The rule of thumb used to be that companies should spend 10 or 15 percent of revenue on marketing but today that can vary widely. For most of our clients, that percentage is much lower, especially when marketing programs are steadily implemented over time.
New entrants may need to spend more than those that have been around for a while. Intensely competitive industries may require more spending. Consumer-facing companies may need more marketing than B2B firms, which often put more into sales.
And, of course, what’s the definition of a marketing expense? A lawyer takes his client golfing. Does that count toward the marketing budget? What about sponsoring the hometown parade? Or the trade association that spends considerable resources on marketplace education. Is that considered marketing or something else?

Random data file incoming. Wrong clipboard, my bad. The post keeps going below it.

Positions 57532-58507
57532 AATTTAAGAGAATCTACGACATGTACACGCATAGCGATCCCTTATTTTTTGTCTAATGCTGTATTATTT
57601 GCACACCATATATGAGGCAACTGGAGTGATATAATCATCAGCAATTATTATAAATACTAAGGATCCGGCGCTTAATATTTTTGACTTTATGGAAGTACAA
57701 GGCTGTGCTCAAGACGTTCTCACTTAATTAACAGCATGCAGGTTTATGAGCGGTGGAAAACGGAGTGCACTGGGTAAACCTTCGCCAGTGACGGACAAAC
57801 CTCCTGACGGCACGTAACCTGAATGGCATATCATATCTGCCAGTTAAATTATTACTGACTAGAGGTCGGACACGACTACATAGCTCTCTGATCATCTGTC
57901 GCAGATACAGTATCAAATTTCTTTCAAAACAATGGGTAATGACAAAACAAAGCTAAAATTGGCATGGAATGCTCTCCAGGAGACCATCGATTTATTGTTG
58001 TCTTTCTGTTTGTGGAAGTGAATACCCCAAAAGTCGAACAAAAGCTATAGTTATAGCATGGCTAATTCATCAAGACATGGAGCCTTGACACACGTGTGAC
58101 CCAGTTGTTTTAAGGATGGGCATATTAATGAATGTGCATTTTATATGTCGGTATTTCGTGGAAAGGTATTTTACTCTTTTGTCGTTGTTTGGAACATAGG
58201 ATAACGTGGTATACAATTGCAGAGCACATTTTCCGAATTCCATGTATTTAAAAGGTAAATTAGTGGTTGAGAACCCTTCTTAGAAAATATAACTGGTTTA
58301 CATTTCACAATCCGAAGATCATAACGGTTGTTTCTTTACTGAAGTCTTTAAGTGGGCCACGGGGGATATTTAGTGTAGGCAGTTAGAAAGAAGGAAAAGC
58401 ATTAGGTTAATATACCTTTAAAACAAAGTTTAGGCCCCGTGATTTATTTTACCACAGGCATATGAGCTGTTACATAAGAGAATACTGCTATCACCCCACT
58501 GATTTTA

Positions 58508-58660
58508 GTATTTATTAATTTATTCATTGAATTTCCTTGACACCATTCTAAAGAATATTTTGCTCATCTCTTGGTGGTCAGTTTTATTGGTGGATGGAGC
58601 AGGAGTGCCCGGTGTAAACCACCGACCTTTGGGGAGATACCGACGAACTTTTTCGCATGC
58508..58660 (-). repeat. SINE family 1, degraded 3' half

Keep the big picture in mind. Yes, it’s good to know what’s being spent and it’s also helpful to categorize the spending in a sensible way. Just don’t get hung up on classifying in too fine a way.
It’s more important to identify the main expenditures—and not just money spent out-of-pocket. Account for time spent by employees, too. For instance, a company employs a receptionist who helps get marketing mailings out the door. That company might have a percentage of their person’s salary/benefits assigned to the marketing budget.
Once the inventory takes place, assess the spending against your marketing goals; is the money going to your priorities? How are things trending? And consider how the tactics work together. Some tactics might not fit very well with everything else.